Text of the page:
}<b:if cond='data:i lt data:posts.size'>,</b:if>
          </b:loop>]
        }
      };
    </script>
    <b:include name='super.main' />
  </b:includable>
</b:widget>

Using the data in JS

This article covers Mustache JS in particular, but the code to consume the global dictionary could easily be ported to your favourite JS templating language (e.g. jsrender, PURE, or whatever you're into!).

We author up the template that the DOM will use, then we execute the template's render, and set the main div's content to be the result.

<script src='https://cdn.rawgit.com/janl/mustache.js/master/mustache.js' />
<script>
  window.blogger = {
    widgets: {}
  };
  document.addEventListener(
    'DOMContentLoaded',
    function () {
      var allData = _WidgetManager._GetAllData();
      window.blogger.blog = allData.blog;
      window.blogger.skin = allData.skin;
      window.blogger.template = allData.template;
      window.blogger.view = allData.view;
      var template = document.getElementById('template').innerHTML;
      document.getElementById('main').innerHTML =
        Mustache.to_html(template, window.blogger);
    });
</script>

The body template

<b:comment>This is the Mustache template for the whole page.</b:comment>
<script type='text/json' id='template'>
  <h1>
    <a href='{{blog.canonicalHomepageUrl}}'>
      {{blog.title}}
    </a>
  </h1>
  <p class='blog-description'>
    {{blog.description}}
  </p>

  {{#widgets.Blog1.data}}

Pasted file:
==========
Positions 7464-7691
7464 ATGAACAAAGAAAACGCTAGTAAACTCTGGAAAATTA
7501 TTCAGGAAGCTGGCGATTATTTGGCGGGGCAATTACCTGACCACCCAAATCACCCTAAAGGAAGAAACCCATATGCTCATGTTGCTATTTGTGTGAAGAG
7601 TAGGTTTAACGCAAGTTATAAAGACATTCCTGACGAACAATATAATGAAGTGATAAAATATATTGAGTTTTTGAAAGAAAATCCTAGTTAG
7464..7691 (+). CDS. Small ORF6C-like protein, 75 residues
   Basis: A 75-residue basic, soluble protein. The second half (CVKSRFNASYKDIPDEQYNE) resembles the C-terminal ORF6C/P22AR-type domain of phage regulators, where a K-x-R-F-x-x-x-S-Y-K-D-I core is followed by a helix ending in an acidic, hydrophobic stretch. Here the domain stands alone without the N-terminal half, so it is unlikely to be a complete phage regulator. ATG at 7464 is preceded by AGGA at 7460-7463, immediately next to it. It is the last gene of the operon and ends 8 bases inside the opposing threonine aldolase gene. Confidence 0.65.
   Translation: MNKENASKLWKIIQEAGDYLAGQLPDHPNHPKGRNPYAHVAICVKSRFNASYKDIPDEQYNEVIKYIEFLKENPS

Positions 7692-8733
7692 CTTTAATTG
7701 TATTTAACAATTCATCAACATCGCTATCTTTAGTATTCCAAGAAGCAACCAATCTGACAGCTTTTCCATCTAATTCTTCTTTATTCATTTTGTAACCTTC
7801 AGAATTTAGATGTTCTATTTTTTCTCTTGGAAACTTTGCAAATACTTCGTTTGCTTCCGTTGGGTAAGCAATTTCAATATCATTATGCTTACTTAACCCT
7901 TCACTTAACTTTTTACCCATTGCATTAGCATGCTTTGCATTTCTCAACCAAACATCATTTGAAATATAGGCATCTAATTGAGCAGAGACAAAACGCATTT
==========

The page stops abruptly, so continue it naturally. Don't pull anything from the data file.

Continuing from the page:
<div class='posts'>
    {{#posts}}
    <div class='post'>
      <h3 class='post-title'>{{title}}</h3>
      <div class='post-body'>
       {{body}}
      </div>
    </div>
    {{/posts}}
  </div>
  {{/widgets.Blog1.data}}
</script>

The final product

You can view (and take a copy if you want!) the full source of this very basic starting point, including a very simple custom skin with some basic variables, here, and you can view the (sad looking) running sample at https://js-template.blogspot.com.au/

Happy custom templating!

Comments

  1. Thanks for sharing this.

    While going through the code, I noticed b:css='false' attribute on the HTML tag. I am assumming this is for removing the default CSS that Blogger includes.

    My question is that, is there a similar attribute available for removing the default JavaScript included by Blogger (near the end of BODY tag)

    ReplyDelete
    Replies
    1. Prayag, thanks for the tip with the b:css, so useful!!! Thanks!

      Maybe they will implement our requests:
      https://productforums.google.com/forum/#!topic/blogger/9bSv26VRqMY (feedback related to JS)
      https://productforums.google.com/forum/#!topic/blogger/ogla7TG1Jw4 (feedback related to postMetadataJSON)
      https://productforums.google.com/forum/#!topic/blogger/o5ogDpFwFBk (feedback related to COOKIE NOTICE)
      https://productforums.google.com/forum/#!topic/blogger/dS1utcOZ1qI (feedback related to isMobileRequest)

      Delete
  2. This comment has been removed by the author.

    ReplyDelete